New York City—PEN American Center is asking the Department of State and Justice Department to explain U.S. involvement in disclosing the identity of a Chilean Twitter user who is now standing trial for tweets parodying the country’s wealthiest businessman.
Rodrigo Ferrari, a Chilean blogger and lawyer, is being prosecuted for identity theft for operating a Twitter account mimicking billionaire businessman Andronico Luksic. Though the account’s parodic intent was clear, Luksic’s attorney filed a complaint alleging “usurpation of identity,” and Chilean prosecutors, invoking a Mutual Legal Assistance Treaty, asked the U.S. State Department to press Twitter to turn over the identity the account holder. Mr. Ferrari could face between 61 and 541 days in jail if convicted.
In a letter to Secretary of State John Kerry and Attorney General Eric Holder, PEN expressed concern about the disclosure of user information, which reportedly occurred without a formal subpoena from the court hearing the case, and pointed out that Mutual Legal Assistance Treaties allow countries to refuse to such requests in cases where the prosecutions are meant to suppress freedom of expression. Noting that promoting Internet freedom has been a top policy priority of the Obama Administration, PEN warns that “complying with the request for user information that led to the identification and prosecution of Mr. Ferrari undermines the principles that the State Department has worked in so many ways to advance.”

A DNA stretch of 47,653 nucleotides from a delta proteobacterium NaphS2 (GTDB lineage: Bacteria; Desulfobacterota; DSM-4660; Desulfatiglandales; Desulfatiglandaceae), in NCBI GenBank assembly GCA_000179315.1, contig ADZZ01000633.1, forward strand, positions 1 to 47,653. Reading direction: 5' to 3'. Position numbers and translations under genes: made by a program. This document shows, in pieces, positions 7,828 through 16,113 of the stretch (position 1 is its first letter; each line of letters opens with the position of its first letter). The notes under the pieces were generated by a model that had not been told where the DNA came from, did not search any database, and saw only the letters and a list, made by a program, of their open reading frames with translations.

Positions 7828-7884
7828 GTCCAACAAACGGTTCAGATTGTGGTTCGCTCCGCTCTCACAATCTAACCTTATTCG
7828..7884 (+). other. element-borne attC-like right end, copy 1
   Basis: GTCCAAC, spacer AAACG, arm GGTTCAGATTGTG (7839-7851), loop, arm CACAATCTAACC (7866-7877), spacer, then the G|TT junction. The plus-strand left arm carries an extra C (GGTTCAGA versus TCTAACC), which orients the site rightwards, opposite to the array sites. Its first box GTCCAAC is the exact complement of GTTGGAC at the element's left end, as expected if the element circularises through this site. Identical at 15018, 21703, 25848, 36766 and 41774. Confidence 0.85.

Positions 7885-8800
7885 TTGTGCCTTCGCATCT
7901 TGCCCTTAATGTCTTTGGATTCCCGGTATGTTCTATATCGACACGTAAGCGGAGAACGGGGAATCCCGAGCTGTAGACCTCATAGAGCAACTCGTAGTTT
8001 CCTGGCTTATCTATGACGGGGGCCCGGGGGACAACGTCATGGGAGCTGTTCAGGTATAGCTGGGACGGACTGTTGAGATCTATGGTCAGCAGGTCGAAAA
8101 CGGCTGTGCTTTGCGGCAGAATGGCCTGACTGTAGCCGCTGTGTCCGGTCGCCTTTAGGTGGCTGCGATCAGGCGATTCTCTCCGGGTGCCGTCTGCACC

PEN’s letter requests information clarifying the involvement of the State Department and Justice Department in the disclosure of Mr. Ferrari’s identity, as well as “information on how such requests are evaluated to ensure that information concerning digital media users is not divulged in cases with free expression implications.”
PEN American Center is the largest of the 144 centers of PEN International, the world’s oldest human rights organization and the oldest international literary organization. The Freedom to Write Program of PEN American Center works to protect the freedom of the written word wherever it is imperiled. It defends writers and journalists from all over the world who are imprisoned, threatened, persecuted, or attacked in the course of carrying out their profession. For more information on PEN’s work, please visit www.pen.org
For more information contact:
Larry Siems, (212) 334-1660 ext 105, lsiems [at] pen.org
Deji Olukotun, (212) 334-1660 ext. 106, deji [at] pen.org